For travelers, the large, wide-bodied A350 XWB should appeal because it offers wider seats in both business and economy classes (up to 18 inches in the latter), quieter engines, panoramic windows, electromagnetic shades in business class that go from transparent to opaque, and jet-lag–reducing lighting. And everyone concerned about the environment should be enthused about the A350 XWB’s aerodynamically efficient tapered wings and lightweight construction, which cause the planes to emit 25% less carbon dioxide than for other aircraft in its category.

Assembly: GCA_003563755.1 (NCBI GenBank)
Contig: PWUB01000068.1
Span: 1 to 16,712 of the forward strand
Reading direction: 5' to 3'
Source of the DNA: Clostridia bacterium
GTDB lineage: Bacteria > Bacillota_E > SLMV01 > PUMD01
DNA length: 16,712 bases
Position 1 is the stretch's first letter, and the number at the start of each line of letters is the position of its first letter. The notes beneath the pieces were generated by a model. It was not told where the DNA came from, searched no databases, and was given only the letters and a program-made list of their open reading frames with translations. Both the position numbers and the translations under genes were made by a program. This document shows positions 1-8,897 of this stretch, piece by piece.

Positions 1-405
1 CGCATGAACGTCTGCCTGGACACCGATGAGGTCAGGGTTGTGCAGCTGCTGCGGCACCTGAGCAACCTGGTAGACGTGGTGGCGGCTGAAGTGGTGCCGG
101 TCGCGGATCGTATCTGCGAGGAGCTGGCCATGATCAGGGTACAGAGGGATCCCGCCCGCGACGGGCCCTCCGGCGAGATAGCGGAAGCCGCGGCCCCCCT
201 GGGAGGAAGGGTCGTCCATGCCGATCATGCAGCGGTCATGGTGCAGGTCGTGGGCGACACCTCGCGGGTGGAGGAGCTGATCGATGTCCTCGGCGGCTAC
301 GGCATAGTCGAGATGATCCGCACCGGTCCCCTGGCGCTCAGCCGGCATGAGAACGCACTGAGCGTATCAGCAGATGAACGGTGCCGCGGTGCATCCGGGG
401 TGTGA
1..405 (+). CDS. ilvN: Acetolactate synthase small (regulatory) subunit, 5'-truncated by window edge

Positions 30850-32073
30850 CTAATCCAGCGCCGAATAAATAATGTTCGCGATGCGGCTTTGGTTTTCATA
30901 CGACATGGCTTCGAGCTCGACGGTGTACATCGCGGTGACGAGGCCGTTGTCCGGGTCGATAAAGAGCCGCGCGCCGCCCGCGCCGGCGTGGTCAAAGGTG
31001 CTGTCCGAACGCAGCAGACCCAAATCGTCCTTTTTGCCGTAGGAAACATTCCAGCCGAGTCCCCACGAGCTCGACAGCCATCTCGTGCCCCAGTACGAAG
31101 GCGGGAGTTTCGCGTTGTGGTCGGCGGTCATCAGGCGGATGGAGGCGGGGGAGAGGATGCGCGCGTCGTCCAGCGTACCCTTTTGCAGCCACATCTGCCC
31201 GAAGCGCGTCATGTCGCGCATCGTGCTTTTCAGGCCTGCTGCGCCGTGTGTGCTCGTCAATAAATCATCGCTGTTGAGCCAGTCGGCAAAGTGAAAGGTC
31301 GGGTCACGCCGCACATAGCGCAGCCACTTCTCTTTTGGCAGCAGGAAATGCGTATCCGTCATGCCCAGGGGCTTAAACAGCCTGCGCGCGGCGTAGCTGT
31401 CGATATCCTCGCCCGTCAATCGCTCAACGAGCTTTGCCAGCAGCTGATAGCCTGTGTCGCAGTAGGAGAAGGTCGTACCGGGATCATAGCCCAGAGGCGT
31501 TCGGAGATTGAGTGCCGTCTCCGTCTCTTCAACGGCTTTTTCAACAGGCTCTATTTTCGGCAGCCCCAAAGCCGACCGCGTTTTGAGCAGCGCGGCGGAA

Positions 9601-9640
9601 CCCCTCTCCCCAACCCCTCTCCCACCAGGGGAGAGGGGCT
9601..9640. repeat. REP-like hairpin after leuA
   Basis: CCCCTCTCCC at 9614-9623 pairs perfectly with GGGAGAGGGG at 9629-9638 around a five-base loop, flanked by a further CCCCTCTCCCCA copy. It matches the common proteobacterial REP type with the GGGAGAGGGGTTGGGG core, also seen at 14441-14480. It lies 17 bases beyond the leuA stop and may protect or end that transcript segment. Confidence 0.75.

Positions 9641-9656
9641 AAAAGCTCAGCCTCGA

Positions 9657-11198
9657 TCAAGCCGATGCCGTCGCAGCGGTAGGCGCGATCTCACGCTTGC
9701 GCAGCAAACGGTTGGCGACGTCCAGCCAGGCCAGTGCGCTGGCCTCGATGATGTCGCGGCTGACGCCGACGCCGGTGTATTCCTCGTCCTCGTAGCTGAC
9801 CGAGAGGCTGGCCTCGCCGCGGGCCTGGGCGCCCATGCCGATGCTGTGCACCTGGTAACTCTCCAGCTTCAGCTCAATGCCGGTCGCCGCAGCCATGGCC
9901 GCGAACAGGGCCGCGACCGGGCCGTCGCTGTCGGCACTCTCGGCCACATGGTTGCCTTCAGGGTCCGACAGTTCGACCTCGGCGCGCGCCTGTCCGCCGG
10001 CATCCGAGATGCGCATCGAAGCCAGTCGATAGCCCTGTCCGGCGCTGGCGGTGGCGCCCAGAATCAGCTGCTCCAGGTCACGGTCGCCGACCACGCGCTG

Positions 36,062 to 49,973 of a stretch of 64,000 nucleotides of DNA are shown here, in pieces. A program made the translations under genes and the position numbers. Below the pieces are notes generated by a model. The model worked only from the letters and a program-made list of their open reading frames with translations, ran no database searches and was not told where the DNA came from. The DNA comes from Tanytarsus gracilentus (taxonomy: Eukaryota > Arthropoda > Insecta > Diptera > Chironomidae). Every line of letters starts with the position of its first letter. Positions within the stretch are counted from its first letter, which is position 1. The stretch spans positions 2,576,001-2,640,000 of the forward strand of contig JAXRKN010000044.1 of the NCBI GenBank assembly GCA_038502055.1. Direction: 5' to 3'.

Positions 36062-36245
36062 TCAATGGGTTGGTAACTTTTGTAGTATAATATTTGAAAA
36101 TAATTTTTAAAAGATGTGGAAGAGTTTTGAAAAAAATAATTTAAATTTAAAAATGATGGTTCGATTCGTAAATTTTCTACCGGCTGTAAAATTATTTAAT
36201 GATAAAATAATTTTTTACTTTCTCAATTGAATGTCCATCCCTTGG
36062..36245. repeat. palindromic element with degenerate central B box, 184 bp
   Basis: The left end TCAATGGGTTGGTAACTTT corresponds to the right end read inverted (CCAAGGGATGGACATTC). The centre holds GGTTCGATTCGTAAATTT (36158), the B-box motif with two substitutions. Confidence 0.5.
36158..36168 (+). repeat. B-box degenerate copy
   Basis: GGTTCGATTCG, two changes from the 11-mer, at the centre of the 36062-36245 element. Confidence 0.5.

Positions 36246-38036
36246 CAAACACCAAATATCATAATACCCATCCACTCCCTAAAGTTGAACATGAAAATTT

In the works since 2004 and costing $15 billion to develop, the Airbus A350 XWB made its worldwide commercial debut with Qatar Airways in January 2015.
A Oneworld Alliance member, Qatar Airways plans to start flying A350 XWBs on its New York and Adelaide routes as well. Currently Vietnam Airlines, Finnair, and Tam Airlines also fly A350 XWBs, but not in the United States. Aer Lingus, British Airways, Cathay Pacific, Delta, Ethiopian Airlines, Lufthansa, and United are among the 41 customers that also have ordered the plane.